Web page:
Want To Discover Tallinn on Your Own?
Exciting Bicycle Tour in Autumnal Tallinn
When travelling, do you prefer to take a guided excursion or go on an adventure by yourself? Sometimes it can be much more exciting to discover a city on your own, with a map in your hand and the excitement for adventure in your heart. Since Tallinn is such a small city, you don’t need to rent a car to travel around the city centre, a bicycle will do! We have great news for you: the hotel owns two bicycles that our lovely customers can use absolutely free of charge.
So, what to see? This depends on the cyclist’s physical fitness and spare time, most of the beautiful places are within a 3–5 kilometre radius, which should be achievable even to those who are not regular cyclists. Check out our suggested route that takes you along the seaside, you will also see many historic buildings and streets, each of which is worth seeing. And if you really don’t like to pedal, then you can also travel this route on foot.
Jump on a bike and start cycling along Narva maantee to the west. Continue along Mere puiestee, until you reach Tallinn’s Linnahall.
Linnahall(City Hall) is the only public seaside building constructed in the Soviet era. Therefore, Linnahall is important from a cultural viewpoint. Tallinn’s Linnahall won the biennial Interarh-83 Grand Prix, was awarded a prize and Gold Medal by the President of the International Union of Architects, and in 1984 the USSR State Prize, which is why Linnahall was added to the list of objects protected under heritage conservation.
Now move along the Culture Mile. You can see old factory buildings and wooden houses on either side of the road that date back to the beginning of the previous century, which, for the moment, have been remodelled into art galleries and cafés. In about 900 metres you will notice on your right the Patarei Prison Museum.
Patarei (Patarei vangla) is a culture park with an exciting history. The construction of Patarei sea fortress was started under the orders of Nicholas I of Russia in 1828. Completed in 1840, it began operating as an artillery battery. The building is located on an area of 4 hectares and has had various functions over the years – from 1867 it was used as barracks, from 1920 a prison, and from 2007 a culture park. This unique 19th century example of Tallinn’s top architecture has changed from a long-time symbol of repression to a favourite place for tourists as well as residents of the city.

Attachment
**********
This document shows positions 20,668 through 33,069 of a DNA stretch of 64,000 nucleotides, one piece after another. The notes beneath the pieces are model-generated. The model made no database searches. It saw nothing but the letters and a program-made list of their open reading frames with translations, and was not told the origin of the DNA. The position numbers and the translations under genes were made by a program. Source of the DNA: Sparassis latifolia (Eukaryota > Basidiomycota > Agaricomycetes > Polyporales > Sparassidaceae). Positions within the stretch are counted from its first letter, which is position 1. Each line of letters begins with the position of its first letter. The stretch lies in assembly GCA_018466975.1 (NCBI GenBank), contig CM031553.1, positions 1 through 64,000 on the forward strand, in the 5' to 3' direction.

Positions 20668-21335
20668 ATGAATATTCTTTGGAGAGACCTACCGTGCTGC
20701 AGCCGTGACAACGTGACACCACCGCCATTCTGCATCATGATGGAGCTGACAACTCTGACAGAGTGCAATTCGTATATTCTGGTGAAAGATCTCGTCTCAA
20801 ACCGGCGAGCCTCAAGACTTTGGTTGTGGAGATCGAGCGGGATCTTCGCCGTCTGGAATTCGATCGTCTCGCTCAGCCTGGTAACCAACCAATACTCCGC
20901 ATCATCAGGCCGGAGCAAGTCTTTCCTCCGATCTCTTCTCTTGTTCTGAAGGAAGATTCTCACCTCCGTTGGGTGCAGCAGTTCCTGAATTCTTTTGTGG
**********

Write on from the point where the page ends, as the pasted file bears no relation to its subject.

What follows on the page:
Once you have circled the prison walls, return to the Culture Mile and continue your journey. In about 200 metres the road will turn slightly to the right. Continue until you see the Tallinn Seaplane Harbour rising up before you.
Tallinn Seaplane Harbour (Tallinna Lennusadam) is the largest museum in Estonia and an internationally important architectural and historical monument due to its seaplane hangars made of reinforced concrete. The hangars were constructed as part of the naval fortress of Peter the Great in 1916–1917, and it is the world’s first shell concrete complex. In May 2012, the Estonian Maritime Museum opened a museum in the seaplane hangars of the Seaplane Harbour. The more than 5,000-square-metre exposition area holds over two hundred life-sized exhibits from maritime and military history.
Please feel free now to head towards our jewel in the crown – Tallinn’s Old Town (be ready for a bumpy ride because of the cobblestone). Here you can stroll along the streets which date back to the 11th–15th centuries. You can enjoy the handicraft shops and cafés, and you should visit the Town Hall Square to make an acquaintance with Old Thomas.
Old Thomas (Vana Toomas) is the weather vane on top of the spire of Tallinn Town Hall, as well as guardian of the city and one of Tallinn’s oldest symbols.
If you feel that you have seen and done enough for the day, then please see the accompanying map and head back to the hotel.
Congratulations, you have just passed at least 6 kilometres in Tallinn on your own! You have taken in lots of fresh air (Tallinn is running for the title of European Green Capital 2018), enjoyed some culture, and saved money to visit Tallinn again.
If you encountered anything else on your trip that we have not yet included in our recommendations, then please be sure to let us know about it on our Facebook page or tweet us @ParkInnTallinn use #tallinnonyourown or #parkinntallinn!
Here is the full map – https://goo.gl/maps/KzP0N
All images copyright of – Tallinn City Tourist Office & Convention Bureau.